The rule of law is rapidly breaking down at the top levels of our government. As officers of the court, we have sworn to “support the Constitution,” which clearly implies an affirmative commitment on our part.
Take the administrations of George W. Bush and Barack Obama. The conservative American Bar Association sent three white papers to President Bush describing his continual unconstitutional policies. Then and now civil liberties groups and a few law professors, such as the stalwart David Cole of Georgetown University and Jonathan Turley of George Washington University, have distinguished themselves in calling out both presidents for such violations and the necessity for enforcing the rule of law.
http://www.democracynow.org – Pulitzer Prize-winning journalist Chris Hedges has filed suit against President Obama and Secretary of Defense Leon Panetta to challenge the legality of the National Defense Authorization Act, which includes controversial provisions authorizing the military to jail anyone it considers a terrorism suspect anywhere in the world, without charge or trial. Sections of the bill are written so broadly that critics say they could encompass journalists who report on terror-related issues, such as Hedges, for supporting enemy forces. “It is clearly unconstitutional,” Hedges says of the bill.
“It is a huge and egregious assault against our democracy. It overturns over 200 years of law, which has kept the military out of domestic policing.” We speak with Hedges, now a senior fellow at the Nation Institute, and former New York Times foreign correspondent who was part of a team of reporters that was awarded the Pulitzer Prize in 2002 for the paper’s coverage of global terrorism. We are also joined by Hedges’ attorney Carl Mayer, who filed the litigation on his behalf in the U.S. District Court for the Southern District of New York.
Far from being the exception, the undermining of constitutional rights is standard operating procedure under capitalism, regardless of which politicians are in charge.
THE U.S. military can indefinitely detain U.S. citizens without trial–that’s the latest of our supposedly “inalienable rights” sacrificed by the Democratic former constitutional law professor who currently inhabits in the White House.
After promising during his campaign to roll back the abuses of the Bush administration, Barack Obama has spent the last three years pushing through attacks on civil liberties that Republicans could only dream about. Continue reading →
Panelists debated the legality of the Afghanistan and Iraq wars and actions taken by the George W. Bush and Obama administrations since the start of them. Topics included the the use of waterboarding or other enhanced interrogation techniques, continued detainment of combatants without due process, and the killings of Osama bin Laden and American al-Qaeda member Anwar al-Awlaki.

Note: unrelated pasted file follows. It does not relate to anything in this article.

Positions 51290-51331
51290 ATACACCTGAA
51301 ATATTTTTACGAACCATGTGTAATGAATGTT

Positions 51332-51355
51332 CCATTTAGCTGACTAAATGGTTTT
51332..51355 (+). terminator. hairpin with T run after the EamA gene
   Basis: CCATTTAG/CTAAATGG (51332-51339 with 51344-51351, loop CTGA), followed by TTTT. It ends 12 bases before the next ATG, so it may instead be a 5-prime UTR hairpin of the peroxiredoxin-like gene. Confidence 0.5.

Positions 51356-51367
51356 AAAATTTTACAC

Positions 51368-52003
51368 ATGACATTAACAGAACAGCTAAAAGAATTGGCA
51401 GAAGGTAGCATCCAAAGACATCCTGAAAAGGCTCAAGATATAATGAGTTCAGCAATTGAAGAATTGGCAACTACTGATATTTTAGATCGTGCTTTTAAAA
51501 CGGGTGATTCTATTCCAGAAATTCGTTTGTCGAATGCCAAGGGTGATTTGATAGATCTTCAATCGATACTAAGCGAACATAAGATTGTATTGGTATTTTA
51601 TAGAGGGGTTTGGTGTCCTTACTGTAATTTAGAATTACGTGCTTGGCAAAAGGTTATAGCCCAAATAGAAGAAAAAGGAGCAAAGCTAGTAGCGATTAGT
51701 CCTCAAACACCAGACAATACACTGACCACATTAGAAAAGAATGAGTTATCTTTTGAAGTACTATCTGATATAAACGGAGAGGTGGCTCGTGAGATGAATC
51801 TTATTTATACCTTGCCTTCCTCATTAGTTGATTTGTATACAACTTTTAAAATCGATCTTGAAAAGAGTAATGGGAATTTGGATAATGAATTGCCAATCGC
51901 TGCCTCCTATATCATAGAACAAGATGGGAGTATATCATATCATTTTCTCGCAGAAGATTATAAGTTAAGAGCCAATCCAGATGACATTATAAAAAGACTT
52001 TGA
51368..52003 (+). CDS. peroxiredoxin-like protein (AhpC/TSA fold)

Olbermann: We cannot let mistakes of the past haunt our future
By Keith Olbermann
Thurs., April 16, 2009
As promised, a Special Comment now on the president’s revelation of the remainder of this nightmare of Bush Administration torture memos. This President has gone where few before him, dared. The dirty laundry — illegal, un-American, self-defeating, self-destroying — is out for all to see.
Mr. Obama deserves our praise and our thanks for that. And yet he has gone but half-way. And, in this case, in far too many respects, half the distance is worse than standing still. Today, Mr. President, in acknowledging these science-fiction-like documents, you said that:
“This is a time for reflection, not retribution. I respect the strong views and emotions that these issues evoke.”
Updated: added executive orders; added a video of the signing
Sara A. Carter and Eli Lake
Thursday, January 22, 2009
President Obama on Thursday will order the closure of so-called black sites, where CIA and European security services have interrogated terrorist suspects, under executive orders dismantling much of the Bush administration’s architecture for the war on terror, according to four individuals familiar with a draft executive order.
Mr. Obama, in one of his first acts as president, on Wednesday suspended all the military commissions for 120 days. During his campaign and after his election, he promised that his administration would not practice torture. In his Inaugural address Tuesday, he said, “we reject as false the choice between our safety and our ideals … Those ideals still light the world and we will not give them up for expedience’s sake.”
Obama to sign order shutting Guantanamo prison within a year 21 Jan 2009 President Barack Obama plans to sign an executive order Thursday to close the Guantanamo Bay detention center within a year and halt military [kangaroo] trials of terror suspects held there, a senior administration official said. The executive order was one of three expected imminently on how to interrogate and prosecute ‘al-Qaida,’ Taliban or other foreign fighters believed to threaten the United States. The official said the president would sign the order Thursday, fulfilling his campaign promise to shut down a facility that critics around the world say violates domestic and international detainee rights.